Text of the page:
Inflammation


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inflammation

 [in″flah-ma´shun]
a localized protective response elicited by injury or destruction of tissues, which serves to destroy, dilute, or wall off both the injurious agent and the injured tissue. adj., adj inflam´matory.  

The inflammatory response can be provoked by physical, chemical, and biologic agents, including mechanical trauma, exposure to excessive amounts of sunlight, x-rays and radioactive materials, corrosive chemicals, extremes of heat and cold, or by infectious agents such as bacteria, viruses, and other pathogenic microorganisms. Although these infectious agents can produce inflammation, infection and inflammation are not synonymous.

The classic signs of inflammation are heat, redness, swelling, pain, and loss of function. These are manifestations of the physiologic changes that occur during the inflammatory process. The three major components of this process are (1) changes in the caliber of blood vessels and the rate of blood flow through them (hemodynamic changes); (2) increased capillary permeability; and (3) leukocytic exudation.

Hemodynamic changes begin soon after injury and progress at varying rates, according to the extent of injury. They start with dilation of the arterioles and the opening of new capillaries and venular beds in the area. This causes an accelerated flow of blood, accounting for the signs of heat and redness. Next follows increased permeability of the microcirculation, which permits leakage of protein-rich fluid out of small blood vessels and into the extravascular fluid compartment, accounting for the inflammatory edema.

Leukocytic exudation occurs in the following sequence. First, the leukocytes move to the endothelial lining of the small blood vessels (margination) and line the endothelium in a tightly packed formation (pavementing). Eventually, these leukocytes move through the endothelial spaces and escape into the extravascular space (emigration). Once they are outside the blood vessels they are free to move and, by chemotaxis, are drawn to the site of injury. Accumulations of neutrophils and macrophages at the area of inflammation act to neutralize foreign particles by phagocytosis.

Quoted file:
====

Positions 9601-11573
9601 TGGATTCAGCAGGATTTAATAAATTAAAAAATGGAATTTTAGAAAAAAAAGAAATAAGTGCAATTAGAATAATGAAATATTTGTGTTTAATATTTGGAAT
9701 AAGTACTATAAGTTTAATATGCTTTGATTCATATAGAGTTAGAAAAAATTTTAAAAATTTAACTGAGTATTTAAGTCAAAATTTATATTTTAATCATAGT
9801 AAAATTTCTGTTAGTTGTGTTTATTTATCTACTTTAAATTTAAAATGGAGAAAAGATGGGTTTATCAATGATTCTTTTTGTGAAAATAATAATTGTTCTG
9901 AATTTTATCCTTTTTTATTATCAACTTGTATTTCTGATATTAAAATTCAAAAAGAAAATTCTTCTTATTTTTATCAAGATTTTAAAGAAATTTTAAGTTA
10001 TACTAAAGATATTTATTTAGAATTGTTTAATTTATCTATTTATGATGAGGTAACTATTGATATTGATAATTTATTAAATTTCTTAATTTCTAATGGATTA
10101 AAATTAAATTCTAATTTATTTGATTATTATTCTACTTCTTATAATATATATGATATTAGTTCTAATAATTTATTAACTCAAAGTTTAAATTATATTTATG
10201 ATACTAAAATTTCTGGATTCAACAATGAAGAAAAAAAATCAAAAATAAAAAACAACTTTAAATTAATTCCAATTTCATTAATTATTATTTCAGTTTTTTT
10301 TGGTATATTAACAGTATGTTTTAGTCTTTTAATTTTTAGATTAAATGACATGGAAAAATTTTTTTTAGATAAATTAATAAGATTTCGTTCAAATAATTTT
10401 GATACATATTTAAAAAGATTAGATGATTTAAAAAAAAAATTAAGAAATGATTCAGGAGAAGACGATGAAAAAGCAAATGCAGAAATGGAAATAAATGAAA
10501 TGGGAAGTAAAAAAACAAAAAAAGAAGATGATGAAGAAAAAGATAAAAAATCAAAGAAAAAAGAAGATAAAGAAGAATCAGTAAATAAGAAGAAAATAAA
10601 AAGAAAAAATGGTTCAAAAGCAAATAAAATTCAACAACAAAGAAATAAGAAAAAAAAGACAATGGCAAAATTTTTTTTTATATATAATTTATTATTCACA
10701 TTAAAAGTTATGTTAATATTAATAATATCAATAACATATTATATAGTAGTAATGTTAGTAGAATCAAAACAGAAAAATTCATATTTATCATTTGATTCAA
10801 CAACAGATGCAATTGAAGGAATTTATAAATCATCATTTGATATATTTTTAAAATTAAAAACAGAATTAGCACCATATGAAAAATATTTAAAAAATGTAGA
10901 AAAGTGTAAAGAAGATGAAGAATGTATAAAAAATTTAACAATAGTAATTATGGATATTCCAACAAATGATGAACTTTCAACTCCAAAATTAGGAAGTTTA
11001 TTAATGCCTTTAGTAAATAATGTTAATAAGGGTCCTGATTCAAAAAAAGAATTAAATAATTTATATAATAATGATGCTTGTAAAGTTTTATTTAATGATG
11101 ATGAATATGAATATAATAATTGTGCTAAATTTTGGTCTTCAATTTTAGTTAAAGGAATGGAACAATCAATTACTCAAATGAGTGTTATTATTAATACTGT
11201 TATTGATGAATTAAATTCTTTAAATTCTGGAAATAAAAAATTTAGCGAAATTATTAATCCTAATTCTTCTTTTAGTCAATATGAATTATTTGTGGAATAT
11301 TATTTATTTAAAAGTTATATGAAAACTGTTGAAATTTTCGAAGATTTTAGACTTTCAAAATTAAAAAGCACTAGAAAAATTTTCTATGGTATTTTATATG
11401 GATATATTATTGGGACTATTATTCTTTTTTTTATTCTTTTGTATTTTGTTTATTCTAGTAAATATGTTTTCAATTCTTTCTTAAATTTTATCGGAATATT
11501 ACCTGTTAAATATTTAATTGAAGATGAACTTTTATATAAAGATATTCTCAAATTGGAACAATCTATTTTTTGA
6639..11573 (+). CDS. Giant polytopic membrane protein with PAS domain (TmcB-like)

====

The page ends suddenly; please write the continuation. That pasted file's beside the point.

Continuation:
Chemical mediators of the inflammatory process include a variety of substances originating in the plasma and the cells of uninjured tissue, and possibly from the damaged tissue. The major kinds of mediators are (1) vasoactive amines, such as histamine and serotonin; (2) plasma endopeptidases that comprise three interrelated systems, the kinin system that produces bradykinin, the complement system that produces proteins that interact with antigen--antibody complexes and mediate immunologic injury and inflammation, and the clotting system that increases vascular permeability and chemotactic activity for the leukocytes; (3) prostaglandins, which can reproduce several aspects of the inflammatory process; (4) neutrophil products; (5) lymphocyte factors; and (6) other mediators, such as slow-reacting substance of anaphylaxis and endogenous pyrogen.

Hormonal Response. Some hormones, such as cortisol, have an antiinflammatory action that limits inflammation to a local reaction while others are proinflammatory. Thus, the endocrine system has a regulatory effect on the process of inflammation so that it can be balanced and beneficial in the body's attempts to recover from injury.
Cellular changes in inflammation. 1, Margination of neutrophils brings these inflammatory cells in close contact with the endothelium. 2, Adhesion of platelets results in the release of mediators of inflammation and coagulation. Fibrin strands are the first signs of clot formation. 3, Pavementing of leukocytes is mediated by adhesion molecules activated by the mediators of inflammation released from platelets and leukocytes. RBC, red blood cells. From Damjanov, 2000.
acute inflammation inflammation, usually of sudden onset, marked by the classical signs of heat, redness, swelling, pain, and loss of function, and in which vascular and exudative processes predominate.
catarrhal inflammation a form affecting mainly a mucous surface, marked by a copious discharge of mucus and epithelial debris.